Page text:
Some 80 percent of grey horses will get melanomas at some point during their lives. Megan Rust takes her chances with a new vaccine called Oncept.
Top photo via Wikimedia Commons
In my first article about melanomas — tumors which grow on the hairless areas of a horse — I said that 80% of grey horses will be affected by them at some time in their lives. My grey Canadian Warmblood mare, Juno, has some. The tumors are usually seen in mid-life or later, though I have a friend with a grey Connemara mare who had some removed when she was only eight. Juno will be 18 this summer, but I’ve been fighting the tumors since she was 11 or 12. Last fall I took Juno to a vet hospital for a laser debriding of more than 17 of them, after my vet had used a scalpel to remove some on three different occasions. My vet said she could not keep up with the growth of the tumors, hence her suggestion for the laser surgery.
But the laser surgery barely slowed the growth of the melanomas. I was running out of ideas when my vet advised me to use a new melanoma vaccine as a “Hail Mary” pass at getting rid of the tumors. Originally proven effective for treating melanomas in dogs, Oncept was the first approved therapeutic vaccine for the treatment of cancer — in either animals or humans. Last year Lincoln Memorial University (Tennessee) proposed a study wherein the vaccine was used in gradually escalating doses in horses that had been diagnosed with melanoma. The results were promising: From a LMU report, “Virtually every horse has demonstrated substantial improvement following treatment. In some cases, benefit has been seen as early as two weeks after initiation.”
I’d tried Cimetidine, I’d tried an herbal supplement that actually has worked on some horses, and I tried having the melanomas removed — the solution suggested by the vet school at UC, Davis — to no avail. I had nothing to lose, so I asked my vet to order the vaccine.
Well, I guess I did have something to lose: the contents of my wallet. The melanoma vaccine is new, and it’s not cheap. Each dose costs $500, and four doses, given at intervals of two weeks, runs $2,000. Add to that the vet’s farm call and administration fees and you’re looking at $2,600. But I could not leave the tumors to run wild. In the past, the tumors were left alone, but the new medicine says to get rid of them as soon as they are seen because the smaller tumors are easier to remove. If they grow, they can affect bodily functions that could lead to death. I had no choice.
I wouldn’t have minded paying so much for a surefire vaccine, but this one is not 100% preventive. Twenty-five percent of horses who get the vaccine have the tumors vanish entirely, but in 50% there’s only a halting of the tumor growth. The horse doesn’t get any more tumors, but they’re still there. In the remaining 25% there is absolutely no effect at all. That means that there’s a 75% chance that SOMETHING positive will happen, but there is still a 25% that Juno won’t see any help from the vaccine.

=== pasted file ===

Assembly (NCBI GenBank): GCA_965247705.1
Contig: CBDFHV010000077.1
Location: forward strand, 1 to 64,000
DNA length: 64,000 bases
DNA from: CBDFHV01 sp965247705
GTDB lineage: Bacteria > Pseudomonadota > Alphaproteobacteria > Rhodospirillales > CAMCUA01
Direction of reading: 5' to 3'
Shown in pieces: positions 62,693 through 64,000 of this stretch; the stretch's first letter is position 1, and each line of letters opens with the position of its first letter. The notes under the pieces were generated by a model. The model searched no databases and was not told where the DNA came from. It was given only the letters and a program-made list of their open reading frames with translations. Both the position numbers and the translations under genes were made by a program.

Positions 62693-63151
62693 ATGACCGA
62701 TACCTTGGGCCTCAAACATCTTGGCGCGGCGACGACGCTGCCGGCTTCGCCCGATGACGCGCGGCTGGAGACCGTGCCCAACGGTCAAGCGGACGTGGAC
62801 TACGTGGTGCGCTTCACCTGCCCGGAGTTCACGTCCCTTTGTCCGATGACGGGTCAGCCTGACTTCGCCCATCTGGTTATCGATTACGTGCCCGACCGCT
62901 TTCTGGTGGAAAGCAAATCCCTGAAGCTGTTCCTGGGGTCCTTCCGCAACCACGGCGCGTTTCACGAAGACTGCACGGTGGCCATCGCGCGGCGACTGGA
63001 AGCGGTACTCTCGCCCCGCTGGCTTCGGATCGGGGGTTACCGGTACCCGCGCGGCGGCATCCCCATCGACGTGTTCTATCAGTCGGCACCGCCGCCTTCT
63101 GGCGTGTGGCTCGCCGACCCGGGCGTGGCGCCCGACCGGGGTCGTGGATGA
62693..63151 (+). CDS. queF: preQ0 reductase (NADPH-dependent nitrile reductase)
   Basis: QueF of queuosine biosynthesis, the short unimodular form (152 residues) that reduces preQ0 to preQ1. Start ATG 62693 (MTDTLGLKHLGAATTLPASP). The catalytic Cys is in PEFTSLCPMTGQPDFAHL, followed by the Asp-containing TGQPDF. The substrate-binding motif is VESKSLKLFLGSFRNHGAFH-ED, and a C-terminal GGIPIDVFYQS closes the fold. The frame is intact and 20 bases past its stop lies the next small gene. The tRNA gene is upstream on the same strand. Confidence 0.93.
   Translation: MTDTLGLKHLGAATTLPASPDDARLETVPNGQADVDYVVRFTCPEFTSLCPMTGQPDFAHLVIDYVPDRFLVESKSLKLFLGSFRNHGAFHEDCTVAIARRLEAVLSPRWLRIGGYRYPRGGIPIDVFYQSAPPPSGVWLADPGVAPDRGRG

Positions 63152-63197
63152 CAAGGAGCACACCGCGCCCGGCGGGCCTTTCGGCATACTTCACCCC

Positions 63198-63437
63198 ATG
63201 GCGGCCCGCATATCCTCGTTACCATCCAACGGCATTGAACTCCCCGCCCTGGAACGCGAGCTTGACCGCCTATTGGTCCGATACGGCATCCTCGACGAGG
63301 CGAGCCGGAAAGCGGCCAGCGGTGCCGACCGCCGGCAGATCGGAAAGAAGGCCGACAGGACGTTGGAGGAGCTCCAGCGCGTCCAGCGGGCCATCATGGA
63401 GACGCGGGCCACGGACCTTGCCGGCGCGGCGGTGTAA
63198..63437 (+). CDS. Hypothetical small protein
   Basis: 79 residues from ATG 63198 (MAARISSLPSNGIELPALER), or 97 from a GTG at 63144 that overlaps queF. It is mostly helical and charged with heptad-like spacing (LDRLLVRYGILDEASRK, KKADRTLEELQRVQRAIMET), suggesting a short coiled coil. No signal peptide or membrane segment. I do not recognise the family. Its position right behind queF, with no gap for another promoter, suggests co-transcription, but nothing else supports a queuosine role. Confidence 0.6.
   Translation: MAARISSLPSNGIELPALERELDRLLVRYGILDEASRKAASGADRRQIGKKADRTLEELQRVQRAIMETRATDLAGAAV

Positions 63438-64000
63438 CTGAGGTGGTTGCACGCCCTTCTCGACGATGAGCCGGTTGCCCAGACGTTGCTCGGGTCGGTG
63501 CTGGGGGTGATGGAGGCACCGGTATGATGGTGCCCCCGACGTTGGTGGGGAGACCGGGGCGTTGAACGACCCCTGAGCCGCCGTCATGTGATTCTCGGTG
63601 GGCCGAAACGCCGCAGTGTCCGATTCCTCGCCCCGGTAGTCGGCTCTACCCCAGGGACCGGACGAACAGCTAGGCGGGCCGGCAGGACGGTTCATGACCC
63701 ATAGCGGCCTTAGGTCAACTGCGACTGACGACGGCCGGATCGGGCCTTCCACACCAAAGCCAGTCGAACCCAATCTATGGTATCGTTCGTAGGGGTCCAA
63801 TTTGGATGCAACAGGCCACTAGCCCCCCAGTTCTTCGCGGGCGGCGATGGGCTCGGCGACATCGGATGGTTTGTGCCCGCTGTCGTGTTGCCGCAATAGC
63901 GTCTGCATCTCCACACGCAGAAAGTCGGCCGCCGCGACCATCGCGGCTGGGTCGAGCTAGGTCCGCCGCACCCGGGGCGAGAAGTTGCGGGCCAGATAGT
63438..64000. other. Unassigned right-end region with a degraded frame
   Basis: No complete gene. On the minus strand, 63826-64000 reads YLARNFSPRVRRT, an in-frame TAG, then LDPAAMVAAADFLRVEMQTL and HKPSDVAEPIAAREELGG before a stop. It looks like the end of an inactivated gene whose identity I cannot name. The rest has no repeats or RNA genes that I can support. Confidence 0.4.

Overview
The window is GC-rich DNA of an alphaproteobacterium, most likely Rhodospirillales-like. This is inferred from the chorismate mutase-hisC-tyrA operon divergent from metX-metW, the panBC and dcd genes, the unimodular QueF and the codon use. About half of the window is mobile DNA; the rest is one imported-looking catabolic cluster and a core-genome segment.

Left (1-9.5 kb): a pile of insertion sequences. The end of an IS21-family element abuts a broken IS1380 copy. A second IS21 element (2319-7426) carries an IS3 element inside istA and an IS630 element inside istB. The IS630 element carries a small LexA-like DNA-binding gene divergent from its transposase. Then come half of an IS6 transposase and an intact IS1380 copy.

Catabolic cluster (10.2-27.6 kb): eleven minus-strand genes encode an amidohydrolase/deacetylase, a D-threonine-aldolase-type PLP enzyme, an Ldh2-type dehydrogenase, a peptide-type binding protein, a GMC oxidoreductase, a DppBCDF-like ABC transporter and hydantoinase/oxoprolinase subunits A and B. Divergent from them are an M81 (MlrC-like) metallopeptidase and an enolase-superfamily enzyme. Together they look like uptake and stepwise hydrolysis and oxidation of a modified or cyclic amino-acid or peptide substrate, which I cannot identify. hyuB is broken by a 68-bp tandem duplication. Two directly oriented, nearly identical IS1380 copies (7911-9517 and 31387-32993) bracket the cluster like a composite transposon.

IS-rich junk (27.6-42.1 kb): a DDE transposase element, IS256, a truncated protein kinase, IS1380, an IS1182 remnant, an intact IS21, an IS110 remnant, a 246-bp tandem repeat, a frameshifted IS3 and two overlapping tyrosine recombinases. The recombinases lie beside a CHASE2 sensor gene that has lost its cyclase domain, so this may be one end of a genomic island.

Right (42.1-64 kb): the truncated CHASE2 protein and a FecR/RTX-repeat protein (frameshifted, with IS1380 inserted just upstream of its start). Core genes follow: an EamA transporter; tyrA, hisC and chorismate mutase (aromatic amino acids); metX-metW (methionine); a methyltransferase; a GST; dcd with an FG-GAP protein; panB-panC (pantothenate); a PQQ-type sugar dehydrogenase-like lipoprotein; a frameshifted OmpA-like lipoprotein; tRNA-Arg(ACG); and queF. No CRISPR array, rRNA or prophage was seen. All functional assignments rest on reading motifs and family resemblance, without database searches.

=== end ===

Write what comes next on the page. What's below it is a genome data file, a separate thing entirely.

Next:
The vaccine is administered by a needle-less syringe called a jet injector on one of the pectoral muscles of the horse. A small patch of the hair on Juno’s chest was shaved, and my vet applied the vaccine with the Vet-Jet syringe. My vet said that the administration of the vaccine feels like a rubber band being snapped over your skin, and yes, she did it to herself with some saline solution before she tried it on a horse. The air syringe is noisy, so I had to talk to Juno rather loudly right before she got the shot to prepare her for the sound. She was fine with it — as she is with all of her shots, good girl! — and she got cookies during and after the application of the vaccine.
My vet takes photos of the melanomas every time she gives Juno a dose of the vaccine to keep track of what is happening. She says that results have been seen as early as after the first dose and as late as six months after the last dose, if it does work.
I’ve got my fingers crossed.
Editor’s Note: Post-publication, we were notified by reader Judy Nordmeyer about another exciting development in equine melanoma vaccine development. Judy writes, “Dr. Rowan Milner at the University of Florida College of Veterinary Medicine has developed a vaccine for treatment of melanoma in dogs, a highly fatal form of cancer. Reported results look promising after several years of studies. He has also created the vaccine used in horses WHICH IS A DIFFERENT VERSION OF THE VACCINE USED IN DOGS. Our expectation is that the melanoma(s) will not continue to enlarge after vaccination. It is our hope that they will in fact shrink or disappear.” You can read more about the study here.
Megan Rust lives in Port Townsend, WA, after spending 44 years in Alaska, where she worked as a professional pilot. As a teenager, she started and showed a Morgan-ish grade mare, but took a 30-year hiatus from horses after high school. She returned to a horsey life in 2003, and now she shares her time with a husband, a tuxedo cat, two Pomeranians, two WB mares, a Lusitano mare, and two miniature jennies.
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